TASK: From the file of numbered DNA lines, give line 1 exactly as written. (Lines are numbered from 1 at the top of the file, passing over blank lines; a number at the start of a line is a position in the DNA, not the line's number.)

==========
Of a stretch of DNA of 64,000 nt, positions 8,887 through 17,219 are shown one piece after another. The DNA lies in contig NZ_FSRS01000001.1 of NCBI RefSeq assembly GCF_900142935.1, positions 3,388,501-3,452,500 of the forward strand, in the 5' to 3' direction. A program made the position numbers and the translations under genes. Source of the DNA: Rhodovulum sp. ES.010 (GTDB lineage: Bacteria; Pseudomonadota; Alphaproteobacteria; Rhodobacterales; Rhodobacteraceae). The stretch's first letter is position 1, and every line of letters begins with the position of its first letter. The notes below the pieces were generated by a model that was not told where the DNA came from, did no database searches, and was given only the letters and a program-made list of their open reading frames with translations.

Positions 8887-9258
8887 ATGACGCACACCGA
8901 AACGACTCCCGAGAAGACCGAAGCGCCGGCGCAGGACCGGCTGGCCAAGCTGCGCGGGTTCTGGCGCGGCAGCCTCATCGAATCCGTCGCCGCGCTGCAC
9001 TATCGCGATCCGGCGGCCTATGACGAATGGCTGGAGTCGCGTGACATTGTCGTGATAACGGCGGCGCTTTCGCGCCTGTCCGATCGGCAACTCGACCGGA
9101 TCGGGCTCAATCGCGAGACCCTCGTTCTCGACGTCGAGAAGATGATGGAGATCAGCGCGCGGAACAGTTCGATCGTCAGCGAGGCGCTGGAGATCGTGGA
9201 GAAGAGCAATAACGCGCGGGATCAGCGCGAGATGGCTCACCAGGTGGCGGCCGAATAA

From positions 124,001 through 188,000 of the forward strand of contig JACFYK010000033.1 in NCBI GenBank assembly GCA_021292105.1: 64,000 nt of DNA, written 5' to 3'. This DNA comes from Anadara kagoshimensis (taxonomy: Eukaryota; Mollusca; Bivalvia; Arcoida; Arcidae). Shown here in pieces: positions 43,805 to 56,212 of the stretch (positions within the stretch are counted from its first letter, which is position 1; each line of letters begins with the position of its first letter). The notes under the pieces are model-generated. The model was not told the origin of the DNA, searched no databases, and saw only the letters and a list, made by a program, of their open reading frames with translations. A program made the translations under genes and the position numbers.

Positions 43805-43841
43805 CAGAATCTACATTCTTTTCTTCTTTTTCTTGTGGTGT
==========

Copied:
Of a stretch of DNA of 64,000 nt, positions 8,887 through 17,219 are shown one piece after another. The DNA lies in contig NZ_FSRS01000001.1 of NCBI RefSeq assembly GCF_900142935.1, positions 3,388,501-3,452,500 of the forward strand, in the 5' to 3' direction. A program made the position numbers and the translations under genes. Source of the DNA: Rhodovulum sp. ES.010 (GTDB lineage: Bacteria; Pseudomonadota; Alphaproteobacteria; Rhodobacterales; Rhodobacteraceae). The stretch's first letter is position 1, and every line of letters begins with the position of its first letter. The notes below the pieces were generated by a model that was not told where the DNA came from, did no database searches, and was given only the letters and a program-made list of their open reading frames with translations.